Big Tech attacks tough EU measures to tackle its market power

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The world’s largest tech companies have attacked tougher-than-expected measures unveiled within a landmark EU law aimed at curbing their market power.

Big Tech companies like Facebook and Amazon will be forced to pay up to 20 percent of global revenues for repeated violations and even risk being broken up if they violate the new Digital Markets Act once it comes into effect in October.

Those measures, unveiled late Thursday night, represent tougher sanctions for tech groups than they’d hoped, in legislation that represents the largest overhaul of the laws governing their operations in more than two decades.

Apple said the new law will “create unnecessary privacy and security concerns for our users, while others will prohibit us from charging for intellectual property in which we invest heavily.”

Google said: “We are concerned that some of these rules could reduce innovation and choice for Europeans.”

As the Financial Times reported earlier this week, the EU confirmed that the legislation would target companies with a market capitalization of at least €75 billion and running one major online “platform” service, such as a social network or a web browser.

The DMA will force so-called gatekeepers to open up their platforms to competitors, for example by forcing the companies to ensure that their services are “interoperable”. This means, for example, that users of Facebook’s WhatsApp service can send messages directly to communication apps of smaller rivals.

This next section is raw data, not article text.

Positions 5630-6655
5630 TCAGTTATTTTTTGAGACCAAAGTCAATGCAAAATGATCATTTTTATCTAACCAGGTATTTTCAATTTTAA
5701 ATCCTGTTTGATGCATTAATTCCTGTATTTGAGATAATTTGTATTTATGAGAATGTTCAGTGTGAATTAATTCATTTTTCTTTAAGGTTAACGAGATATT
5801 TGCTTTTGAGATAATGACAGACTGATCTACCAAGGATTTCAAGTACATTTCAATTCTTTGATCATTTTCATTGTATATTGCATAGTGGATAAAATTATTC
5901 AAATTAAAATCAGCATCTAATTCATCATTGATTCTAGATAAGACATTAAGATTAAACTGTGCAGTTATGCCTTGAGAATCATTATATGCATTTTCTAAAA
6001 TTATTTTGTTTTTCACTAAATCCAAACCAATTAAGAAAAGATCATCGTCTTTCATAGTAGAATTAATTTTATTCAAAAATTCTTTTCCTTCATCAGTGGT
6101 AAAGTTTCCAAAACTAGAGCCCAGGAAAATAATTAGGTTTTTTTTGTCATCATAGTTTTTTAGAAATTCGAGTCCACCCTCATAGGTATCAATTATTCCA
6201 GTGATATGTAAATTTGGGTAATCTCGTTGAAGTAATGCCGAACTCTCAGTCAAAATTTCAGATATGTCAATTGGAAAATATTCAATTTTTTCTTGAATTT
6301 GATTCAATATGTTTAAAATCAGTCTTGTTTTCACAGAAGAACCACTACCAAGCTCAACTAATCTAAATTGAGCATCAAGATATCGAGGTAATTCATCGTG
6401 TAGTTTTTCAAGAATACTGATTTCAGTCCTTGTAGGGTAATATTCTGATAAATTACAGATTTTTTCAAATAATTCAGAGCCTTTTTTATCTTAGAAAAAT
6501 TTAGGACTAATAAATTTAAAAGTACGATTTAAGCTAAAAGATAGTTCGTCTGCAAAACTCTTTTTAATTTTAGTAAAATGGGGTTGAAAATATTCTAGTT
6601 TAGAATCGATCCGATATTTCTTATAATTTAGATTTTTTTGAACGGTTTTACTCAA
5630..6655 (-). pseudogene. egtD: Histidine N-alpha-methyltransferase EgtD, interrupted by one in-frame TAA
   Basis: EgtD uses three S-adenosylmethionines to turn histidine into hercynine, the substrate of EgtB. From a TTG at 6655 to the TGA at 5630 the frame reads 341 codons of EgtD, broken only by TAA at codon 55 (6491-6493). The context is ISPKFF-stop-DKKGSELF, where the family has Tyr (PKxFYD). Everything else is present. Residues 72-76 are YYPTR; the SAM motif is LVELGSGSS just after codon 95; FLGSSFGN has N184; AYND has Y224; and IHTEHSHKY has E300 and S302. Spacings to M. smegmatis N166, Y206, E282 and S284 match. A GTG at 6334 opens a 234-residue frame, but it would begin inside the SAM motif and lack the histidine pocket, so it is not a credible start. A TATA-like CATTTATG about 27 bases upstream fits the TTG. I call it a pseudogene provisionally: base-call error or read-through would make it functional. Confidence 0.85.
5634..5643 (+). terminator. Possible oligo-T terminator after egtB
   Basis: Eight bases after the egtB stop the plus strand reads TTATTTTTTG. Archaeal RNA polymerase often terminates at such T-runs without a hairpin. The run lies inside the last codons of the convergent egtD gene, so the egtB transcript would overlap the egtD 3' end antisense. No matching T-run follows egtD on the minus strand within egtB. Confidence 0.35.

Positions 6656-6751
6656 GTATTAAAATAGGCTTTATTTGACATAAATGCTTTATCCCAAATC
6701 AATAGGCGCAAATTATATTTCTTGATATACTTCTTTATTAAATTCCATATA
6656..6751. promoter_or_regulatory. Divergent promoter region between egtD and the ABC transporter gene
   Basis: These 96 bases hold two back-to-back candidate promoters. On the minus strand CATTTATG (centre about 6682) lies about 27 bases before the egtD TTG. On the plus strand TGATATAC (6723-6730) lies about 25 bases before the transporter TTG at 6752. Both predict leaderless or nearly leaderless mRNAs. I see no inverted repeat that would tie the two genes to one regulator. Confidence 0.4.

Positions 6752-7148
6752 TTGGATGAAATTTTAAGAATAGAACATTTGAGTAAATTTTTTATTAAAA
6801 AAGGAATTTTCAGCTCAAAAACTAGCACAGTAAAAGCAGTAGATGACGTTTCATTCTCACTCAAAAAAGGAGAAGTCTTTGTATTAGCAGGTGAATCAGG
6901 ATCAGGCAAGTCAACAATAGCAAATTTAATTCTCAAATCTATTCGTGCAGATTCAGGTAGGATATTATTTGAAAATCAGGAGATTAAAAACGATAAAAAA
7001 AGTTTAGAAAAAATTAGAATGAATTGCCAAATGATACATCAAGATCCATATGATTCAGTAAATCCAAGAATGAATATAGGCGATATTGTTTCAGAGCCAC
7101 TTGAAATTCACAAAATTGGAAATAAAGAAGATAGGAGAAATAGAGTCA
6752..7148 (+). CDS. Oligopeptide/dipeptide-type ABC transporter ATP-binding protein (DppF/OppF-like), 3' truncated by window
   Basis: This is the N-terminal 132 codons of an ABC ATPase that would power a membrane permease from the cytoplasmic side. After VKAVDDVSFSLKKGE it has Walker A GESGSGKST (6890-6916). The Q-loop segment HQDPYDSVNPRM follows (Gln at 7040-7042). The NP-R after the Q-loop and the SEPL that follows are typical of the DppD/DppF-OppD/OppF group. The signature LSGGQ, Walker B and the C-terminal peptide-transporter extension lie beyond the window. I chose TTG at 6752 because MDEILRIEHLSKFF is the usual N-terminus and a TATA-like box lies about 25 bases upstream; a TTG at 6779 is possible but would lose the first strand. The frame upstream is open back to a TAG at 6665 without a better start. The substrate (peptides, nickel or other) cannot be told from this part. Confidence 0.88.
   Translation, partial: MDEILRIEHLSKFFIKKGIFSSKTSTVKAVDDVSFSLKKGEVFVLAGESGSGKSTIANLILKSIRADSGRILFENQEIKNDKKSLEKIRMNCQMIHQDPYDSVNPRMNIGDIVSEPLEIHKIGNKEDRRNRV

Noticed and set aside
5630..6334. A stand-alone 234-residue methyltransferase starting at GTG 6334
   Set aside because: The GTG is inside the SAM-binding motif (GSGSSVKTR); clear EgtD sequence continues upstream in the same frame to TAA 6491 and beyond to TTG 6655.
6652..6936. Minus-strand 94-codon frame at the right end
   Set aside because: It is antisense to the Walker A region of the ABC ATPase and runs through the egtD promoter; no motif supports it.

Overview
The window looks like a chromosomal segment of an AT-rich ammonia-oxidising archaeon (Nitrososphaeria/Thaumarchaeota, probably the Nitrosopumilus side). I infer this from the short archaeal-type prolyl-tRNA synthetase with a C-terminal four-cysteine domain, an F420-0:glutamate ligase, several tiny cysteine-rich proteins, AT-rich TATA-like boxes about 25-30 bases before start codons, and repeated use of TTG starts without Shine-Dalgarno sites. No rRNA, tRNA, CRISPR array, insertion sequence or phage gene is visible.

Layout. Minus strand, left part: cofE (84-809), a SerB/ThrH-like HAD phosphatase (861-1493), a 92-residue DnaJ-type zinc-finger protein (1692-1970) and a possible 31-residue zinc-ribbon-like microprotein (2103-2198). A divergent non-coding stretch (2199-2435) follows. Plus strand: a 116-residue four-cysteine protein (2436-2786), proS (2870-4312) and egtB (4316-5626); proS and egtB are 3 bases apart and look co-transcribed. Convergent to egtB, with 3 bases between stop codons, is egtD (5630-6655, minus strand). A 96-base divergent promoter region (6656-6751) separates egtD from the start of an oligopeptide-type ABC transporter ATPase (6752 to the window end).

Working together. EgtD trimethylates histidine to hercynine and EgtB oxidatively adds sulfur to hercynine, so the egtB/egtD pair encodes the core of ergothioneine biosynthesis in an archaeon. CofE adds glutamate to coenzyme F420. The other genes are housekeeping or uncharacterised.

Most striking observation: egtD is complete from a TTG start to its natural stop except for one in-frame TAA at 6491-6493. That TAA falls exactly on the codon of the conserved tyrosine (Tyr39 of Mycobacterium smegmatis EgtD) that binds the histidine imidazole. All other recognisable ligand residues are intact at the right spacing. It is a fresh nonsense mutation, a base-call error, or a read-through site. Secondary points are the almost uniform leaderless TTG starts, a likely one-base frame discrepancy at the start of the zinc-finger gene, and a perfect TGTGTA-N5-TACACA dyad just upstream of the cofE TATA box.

EU lawmakers defended the new rules after years of criticism that existing antitrust mechanisms were too slow and ineffective.

Cedric O, France’s digital economy minister and a central figure in drafting the legislation, said: “The security argument has been and always will be the argument of dominant companies to hinder innovation and increased competition.”

He said other sectors, such as banking and energy, had expressed similar concerns about damaging innovation when they were regulated, but stressed that the DMA would achieve the opposite. “More competition drives more innovation and this is exactly what will happen,” he said. “It’s very good news for European innovators and start-ups.”

Companies that have repeatedly broken the law can even be banned from acquiring companies for a temporary period under the new legislation. Technology companies will also no longer be allowed to rank their own services at the expense of competitors, and there will also be restrictions on the use of user data.

Margrethe Vestager, the EU’s executive vice president in charge of digital policy, said the new law “shows democracy’s willingness to say ‘we’ll keep this in check. We’ll make sure the market is open and arguable’.”

Thierry Breton, the French commissioner in charge of the internal market, added: “It used to be the wild west. That is no longer the case. We are taking back control.”

A deal on the DMA came hours before the US and EU announced a preliminary deal on privacy requirements for tech companies that send data across borders.

US President Joe Biden said the framework underlined a shared commitment to privacy, data protection and the rule of law, adding that it would allow the European Commission to once again allow transatlantic data flows worth $7.1 trillion. in economic relations with the EU.

Additional coverage by Sam Fleming in Brussels

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